With the national office vacancy rate at a 25-year high of 15.5%, Canada’s office market appears to be in dire straits. However, several indicators affecting office occupancy are pointing in a more positive direction than was the case throughout most of last year.
First, the incidences of COVID -19, which earlier caused so many workers to self-isolate at home, have trended lower since the beginning of the year. Second, although a significant number of workers are still not yet back in their cubicles, year-to-date office-based employment (which includes the industrial sub-sectors finance, insurance, and real estate; professional scientific and technical services; business, building, and other support services; and information, culture, and recreation services) is up by a very solid +6.5%.
Third is the slowing decline in the total amount of office space absorbed. The latest reading marks the smallest drop-off in absorption since the second quarter of 2020. Fourth, after hitting a low of 3.0 million square feet in the second quarter of 2020, office leasing activity across Canada totaled 7.7 million square feet in Q2 of the current year, a five-year high.
Impending Recession Clouds Outlook for New Office Construction
In previous economic cycles, increases in new construction were supported by rising office-based employment, an ensuing gain in the absorption of vacant space, and an increase in office leasing. However, this cycle has been different, with record-high inventories of vacant office space.
According to Q2 2022 estimates by Cushman Wakefield, there are 86.7 million square feet of available space, equivalent to several years of current demand. The high vacancy rate has certainly influenced applications to build office buildings, which are -22% and -27% below year-ago and pre-pandemic levels respectively.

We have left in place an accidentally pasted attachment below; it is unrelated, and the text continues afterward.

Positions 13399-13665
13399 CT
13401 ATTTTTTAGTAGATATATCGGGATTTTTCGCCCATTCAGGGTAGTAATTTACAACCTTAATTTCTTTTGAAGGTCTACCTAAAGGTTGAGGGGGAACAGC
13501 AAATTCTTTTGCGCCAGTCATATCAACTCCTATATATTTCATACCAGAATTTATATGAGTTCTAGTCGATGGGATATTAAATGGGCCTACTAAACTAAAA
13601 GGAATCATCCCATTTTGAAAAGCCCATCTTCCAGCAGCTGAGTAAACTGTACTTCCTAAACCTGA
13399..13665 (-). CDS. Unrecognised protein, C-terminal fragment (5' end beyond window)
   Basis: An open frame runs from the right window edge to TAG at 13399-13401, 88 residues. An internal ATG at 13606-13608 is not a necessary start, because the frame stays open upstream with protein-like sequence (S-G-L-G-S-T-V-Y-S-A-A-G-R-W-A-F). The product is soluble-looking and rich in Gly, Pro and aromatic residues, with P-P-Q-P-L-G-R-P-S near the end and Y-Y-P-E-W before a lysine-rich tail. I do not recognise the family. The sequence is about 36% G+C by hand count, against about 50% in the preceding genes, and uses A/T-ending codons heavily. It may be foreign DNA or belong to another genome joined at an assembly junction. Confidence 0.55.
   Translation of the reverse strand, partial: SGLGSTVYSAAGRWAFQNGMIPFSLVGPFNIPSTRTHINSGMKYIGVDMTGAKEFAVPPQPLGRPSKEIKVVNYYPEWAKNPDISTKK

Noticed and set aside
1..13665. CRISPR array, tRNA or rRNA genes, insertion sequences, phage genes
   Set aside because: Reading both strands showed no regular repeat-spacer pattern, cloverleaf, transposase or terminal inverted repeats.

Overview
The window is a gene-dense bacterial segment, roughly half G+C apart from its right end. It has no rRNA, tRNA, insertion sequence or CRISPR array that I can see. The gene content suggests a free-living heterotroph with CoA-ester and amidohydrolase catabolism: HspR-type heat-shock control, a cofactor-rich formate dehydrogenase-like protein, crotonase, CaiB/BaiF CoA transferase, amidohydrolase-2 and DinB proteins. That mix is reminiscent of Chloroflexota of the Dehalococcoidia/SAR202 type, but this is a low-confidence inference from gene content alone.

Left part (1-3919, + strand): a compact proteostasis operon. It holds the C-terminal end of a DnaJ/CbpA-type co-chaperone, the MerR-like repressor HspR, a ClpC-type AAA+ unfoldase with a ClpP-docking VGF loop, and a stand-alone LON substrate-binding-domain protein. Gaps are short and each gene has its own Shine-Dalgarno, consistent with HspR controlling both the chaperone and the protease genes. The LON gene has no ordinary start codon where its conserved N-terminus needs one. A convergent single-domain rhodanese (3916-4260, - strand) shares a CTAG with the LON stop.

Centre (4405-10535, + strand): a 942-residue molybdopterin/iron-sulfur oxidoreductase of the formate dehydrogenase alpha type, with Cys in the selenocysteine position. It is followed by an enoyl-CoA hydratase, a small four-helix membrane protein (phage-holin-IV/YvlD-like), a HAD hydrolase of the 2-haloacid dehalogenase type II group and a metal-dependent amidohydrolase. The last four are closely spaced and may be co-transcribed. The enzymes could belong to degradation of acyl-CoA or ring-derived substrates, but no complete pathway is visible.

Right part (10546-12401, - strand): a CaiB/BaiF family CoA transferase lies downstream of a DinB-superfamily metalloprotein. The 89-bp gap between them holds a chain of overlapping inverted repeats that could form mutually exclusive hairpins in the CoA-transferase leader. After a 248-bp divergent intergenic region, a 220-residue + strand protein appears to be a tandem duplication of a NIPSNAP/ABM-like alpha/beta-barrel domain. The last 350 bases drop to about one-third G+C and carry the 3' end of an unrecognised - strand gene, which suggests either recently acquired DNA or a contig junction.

As authorities on both sides of the border tighten monetary policy to combat 40-year high inflation, the rising cost of capital financing will further weigh on the market. Lastly, the recent onset of a technical recession (i.e., two quarters of negative growth) in the U.S. increases the probability of the same for the Canadian economy. Since office construction usually lags changes in Gross Domestic Product (GDP), we expect such work to pause later this year and to retreat during the first half of next year.
Status of Office Markets in Key Census Metro Areas (CMAs)
Across Canada, office vacancy rates are in double-digit percentages for all but the Vancouver and Ottawa metro areas. Despite strong gains in leasing activity, driven by rising office-based hiring over the past five months, the office vacancy rate in Calgary, currently 27.6%, is the highest in the country. That said, the positive outlook for the energy sector should cause leasing activity in CMA Calgary to trend higher well into 2023. However, as noted above, the large inventory of vacant office space will probably cause firms to put new projects on hold into 2024. Office vacancy rates are also above 20.0% in Saint John, N.B. (26.8%).
Comparing favorably with the national average of 15.5%, Vancouver’s office vacancy rate of 8.7% in the second quarter (a 6-year high) was due to an increase in new supply. Vancouver saw leasing activity jump by +15% from 2.5 million square feet to 2.9 million square feet in the first half of this year. Office occupancy in the province should trend higher given the prospect Vancouver will continue to attract strong inflows of international and interprovincial migrants.
Fueled by strong gains in office-based employment, leasing activity in Ottawa rose by +111% in the first half of 2022 compared to the first half of 2021. Vacancy rates in class A buildings in Central Ottawa and in the suburban area were 8.0% and 8.7% respectively.
Although Toronto’s office vacancy rate is at a 28-year high of 15.5% midway through the year, the CMA’s office market is experiencing a nascent recovery. Over the past six months, office-based hiring has been trending higher, while leasing activity in the CMA is up by +54% year over year. However, we expect that the 8.4% year-to-date decline in applications to build new office space and the accompanying evidence of recession will cause builders to press “pause” until they have a clearer picture of office demand in the near term.
John Clinkard has over 35 years’ experience as an economist in international, national and regional research and analysis with leading financial institutions and media outlets in Canada.